Congressional Republicans will have a hard enough time repealing and “replacing” the Affordable Care Act purely as a matter of parliamentary maneuvering and vote-counting skill. What they don’t need on top of this impossible effort is a certain hammy television character, the same one assuming control of America’s real-life executive branch in a few short days, opining from the sideline and forgoing any apparent messaging coordination with the knowledgeable humans doing the work.
They don’t need Donald Trump promising more than they can deliver.
One of the trickiest problems in this legislative slog is setting reasonable expectations. Hill Republicans do not want their metric for success in replacement to be the one by which Democrats measure Obamacare’s: the number of newly insured. There is a Republican plan to revoke insurance from roughly 30 million people, but there is no Republican plan to restore it. That would require the sort of vast disbursement of federal money that’s anathema to conservative ideology.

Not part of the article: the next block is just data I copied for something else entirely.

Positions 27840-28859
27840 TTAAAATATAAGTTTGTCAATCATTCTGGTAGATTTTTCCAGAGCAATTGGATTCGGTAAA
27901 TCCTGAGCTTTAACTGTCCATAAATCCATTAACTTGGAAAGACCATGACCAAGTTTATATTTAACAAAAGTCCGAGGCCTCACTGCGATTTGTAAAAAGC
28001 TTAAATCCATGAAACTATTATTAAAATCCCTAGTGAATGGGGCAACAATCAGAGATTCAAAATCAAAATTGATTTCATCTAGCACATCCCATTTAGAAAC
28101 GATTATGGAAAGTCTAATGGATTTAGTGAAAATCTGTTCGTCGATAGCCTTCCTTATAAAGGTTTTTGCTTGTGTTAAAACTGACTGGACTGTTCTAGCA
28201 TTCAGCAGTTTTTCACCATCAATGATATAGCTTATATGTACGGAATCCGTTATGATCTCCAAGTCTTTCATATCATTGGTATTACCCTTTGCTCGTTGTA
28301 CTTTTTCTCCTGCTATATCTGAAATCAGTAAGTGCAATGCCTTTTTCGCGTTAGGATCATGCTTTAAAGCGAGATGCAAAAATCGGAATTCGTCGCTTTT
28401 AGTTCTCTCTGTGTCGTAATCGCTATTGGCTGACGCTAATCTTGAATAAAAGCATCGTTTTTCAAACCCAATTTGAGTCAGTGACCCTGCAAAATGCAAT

There may be some health insurance tax credit component to Republican replacement legislation, but the replacers’ main target will be regulation: cutting the ACA’s coverage requirements, allowing insurers to sell plans across state lines, eliminating “community rating” for plan pricing, and guaranteeing coverage for those with pre-existing conditions only if they maintain continuous coverage. Republicans are insisting that their goal is less “universal coverage” than “universal access,” meaning, in their view, that insurance will be more affordable to all those interested in purchasing it once certain regulations are loosened or off the books. To the extent that deregulation would lower costs for some, it would do so by pricing those most in need of coverage out of the market. Negotiating this is all delicate, difficult stuff. Republicans don’t want to assume the additional expectation of meeting Obamacare’s big coverage numbers, a weight Democrats have been trying to hang around their counterparts’ necks.